The Song and the Flute

Dorothy J. Heydt

The wind was slacking off now: the thundercloud had passed overhead. Cynthia glanced upwards. There was another mass of clouds behind them, but for the moment no rain was falling, and the howling of the wind died away. And in the stillness they heard, faint and sweet as the last fragment of a dream clutched at on waking, a fine thread of song.

A single voice, pure and clear like the voice of a silver flute, singing words that tugged at the edges of the mind, teasing, almost-familiar as the memory of a fragrance. The shifting air blew the voice away from, toward them again, away again. And Cynthia and Demetrios looked at each other and said together, "Sirens," and again, "No, it couldn't be."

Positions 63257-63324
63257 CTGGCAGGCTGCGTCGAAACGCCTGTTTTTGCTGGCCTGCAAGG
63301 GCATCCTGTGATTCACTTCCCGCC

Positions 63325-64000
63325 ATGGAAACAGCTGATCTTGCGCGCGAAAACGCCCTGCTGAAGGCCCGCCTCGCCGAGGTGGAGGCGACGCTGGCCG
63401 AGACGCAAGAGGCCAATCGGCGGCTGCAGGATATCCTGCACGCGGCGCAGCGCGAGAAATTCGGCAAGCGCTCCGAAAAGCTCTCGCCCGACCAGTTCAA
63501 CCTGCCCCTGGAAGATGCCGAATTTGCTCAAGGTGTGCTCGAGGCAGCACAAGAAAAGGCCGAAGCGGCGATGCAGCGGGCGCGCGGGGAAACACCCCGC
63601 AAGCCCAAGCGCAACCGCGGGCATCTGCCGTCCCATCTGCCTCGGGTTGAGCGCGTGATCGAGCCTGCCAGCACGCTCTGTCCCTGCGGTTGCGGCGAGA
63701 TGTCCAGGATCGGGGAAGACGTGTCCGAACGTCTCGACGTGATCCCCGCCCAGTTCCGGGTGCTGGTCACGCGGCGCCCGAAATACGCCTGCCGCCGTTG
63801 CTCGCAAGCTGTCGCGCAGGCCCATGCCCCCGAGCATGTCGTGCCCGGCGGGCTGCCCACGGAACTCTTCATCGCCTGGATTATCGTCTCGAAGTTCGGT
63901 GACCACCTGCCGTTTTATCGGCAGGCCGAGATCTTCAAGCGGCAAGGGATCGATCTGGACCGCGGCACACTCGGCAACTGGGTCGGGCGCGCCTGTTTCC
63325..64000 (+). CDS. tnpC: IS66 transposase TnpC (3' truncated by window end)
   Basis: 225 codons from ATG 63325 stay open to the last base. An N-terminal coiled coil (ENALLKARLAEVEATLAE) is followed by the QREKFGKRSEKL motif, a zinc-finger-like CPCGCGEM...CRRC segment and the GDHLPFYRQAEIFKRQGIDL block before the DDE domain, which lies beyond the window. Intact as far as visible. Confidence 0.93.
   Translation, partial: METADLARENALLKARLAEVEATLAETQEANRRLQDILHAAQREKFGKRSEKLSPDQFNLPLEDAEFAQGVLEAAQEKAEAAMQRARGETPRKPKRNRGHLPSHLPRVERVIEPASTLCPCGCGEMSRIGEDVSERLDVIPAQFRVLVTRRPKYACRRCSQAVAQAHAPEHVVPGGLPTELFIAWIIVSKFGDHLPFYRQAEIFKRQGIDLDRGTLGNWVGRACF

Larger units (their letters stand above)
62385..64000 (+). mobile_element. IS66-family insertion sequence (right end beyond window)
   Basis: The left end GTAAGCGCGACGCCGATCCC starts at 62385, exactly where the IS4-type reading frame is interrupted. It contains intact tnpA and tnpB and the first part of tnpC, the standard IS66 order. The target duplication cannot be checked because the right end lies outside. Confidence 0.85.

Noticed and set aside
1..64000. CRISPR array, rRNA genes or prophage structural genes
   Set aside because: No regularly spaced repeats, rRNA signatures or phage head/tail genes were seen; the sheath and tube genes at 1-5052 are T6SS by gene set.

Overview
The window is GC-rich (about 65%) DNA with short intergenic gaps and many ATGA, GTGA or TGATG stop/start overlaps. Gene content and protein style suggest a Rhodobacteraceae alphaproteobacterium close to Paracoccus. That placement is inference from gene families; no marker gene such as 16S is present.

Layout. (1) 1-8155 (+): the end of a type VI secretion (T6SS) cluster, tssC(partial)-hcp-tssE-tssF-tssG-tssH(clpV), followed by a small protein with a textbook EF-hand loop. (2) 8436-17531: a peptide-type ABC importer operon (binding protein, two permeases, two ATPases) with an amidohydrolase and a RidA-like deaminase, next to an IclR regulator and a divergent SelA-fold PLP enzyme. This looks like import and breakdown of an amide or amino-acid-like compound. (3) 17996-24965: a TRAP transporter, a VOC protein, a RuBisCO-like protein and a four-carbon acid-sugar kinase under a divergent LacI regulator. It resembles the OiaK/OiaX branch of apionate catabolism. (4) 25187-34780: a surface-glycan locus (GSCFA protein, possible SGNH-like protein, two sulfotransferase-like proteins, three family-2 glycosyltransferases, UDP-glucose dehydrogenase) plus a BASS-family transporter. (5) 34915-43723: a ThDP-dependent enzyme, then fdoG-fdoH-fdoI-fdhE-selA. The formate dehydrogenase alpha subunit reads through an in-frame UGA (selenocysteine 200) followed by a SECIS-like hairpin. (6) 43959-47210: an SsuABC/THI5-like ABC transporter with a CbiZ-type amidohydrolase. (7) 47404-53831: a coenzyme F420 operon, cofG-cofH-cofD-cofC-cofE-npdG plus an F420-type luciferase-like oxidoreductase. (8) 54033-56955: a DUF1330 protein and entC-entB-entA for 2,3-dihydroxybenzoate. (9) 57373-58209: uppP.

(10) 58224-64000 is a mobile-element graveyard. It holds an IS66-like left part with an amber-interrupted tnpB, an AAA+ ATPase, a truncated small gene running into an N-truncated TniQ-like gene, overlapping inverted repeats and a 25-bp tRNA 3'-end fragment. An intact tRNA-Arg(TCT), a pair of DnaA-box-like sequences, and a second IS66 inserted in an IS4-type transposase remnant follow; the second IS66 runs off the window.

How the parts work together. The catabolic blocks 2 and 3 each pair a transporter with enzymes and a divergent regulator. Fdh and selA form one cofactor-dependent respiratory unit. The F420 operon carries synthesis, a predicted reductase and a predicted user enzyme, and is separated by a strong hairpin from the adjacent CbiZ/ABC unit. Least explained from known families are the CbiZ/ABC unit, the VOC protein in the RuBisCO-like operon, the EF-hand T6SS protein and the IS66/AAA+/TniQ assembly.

"They're supposed to be north of here, anyway," Demetrios added. "Up around Neapolis. I read it somewhere."

"Have you been in Neapolis? I have," Cynthia said. "Good cheap wine, great shellfish, sulphur fumes, thousands of people running around making money. Interminable noise, and no Sirens. And I don't believe in Sirens anyway--- Just the same, it's a strange thing, such a great ship to break on such a little island."

The wind shifted again, and blew the voice to them, and she heard faint but clear "Come, Cynthia," and "rest," and then a thin harsh sound like the mew of a seagull, the crying of a tiny child.

Return to bibliography